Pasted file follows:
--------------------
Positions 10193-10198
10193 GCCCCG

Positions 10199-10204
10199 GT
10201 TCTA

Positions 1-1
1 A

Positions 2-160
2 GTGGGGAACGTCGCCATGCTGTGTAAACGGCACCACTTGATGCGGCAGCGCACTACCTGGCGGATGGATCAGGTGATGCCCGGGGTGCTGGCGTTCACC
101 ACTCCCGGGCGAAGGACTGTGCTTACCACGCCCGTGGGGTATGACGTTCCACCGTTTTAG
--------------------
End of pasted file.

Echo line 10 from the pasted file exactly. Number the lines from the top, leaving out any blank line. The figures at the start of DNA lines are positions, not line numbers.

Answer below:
101 ACTCCCGGGCGAAGGACTGTGCTTACCACGCCCGTGGGGTATGACGTTCCACCGTTTTAG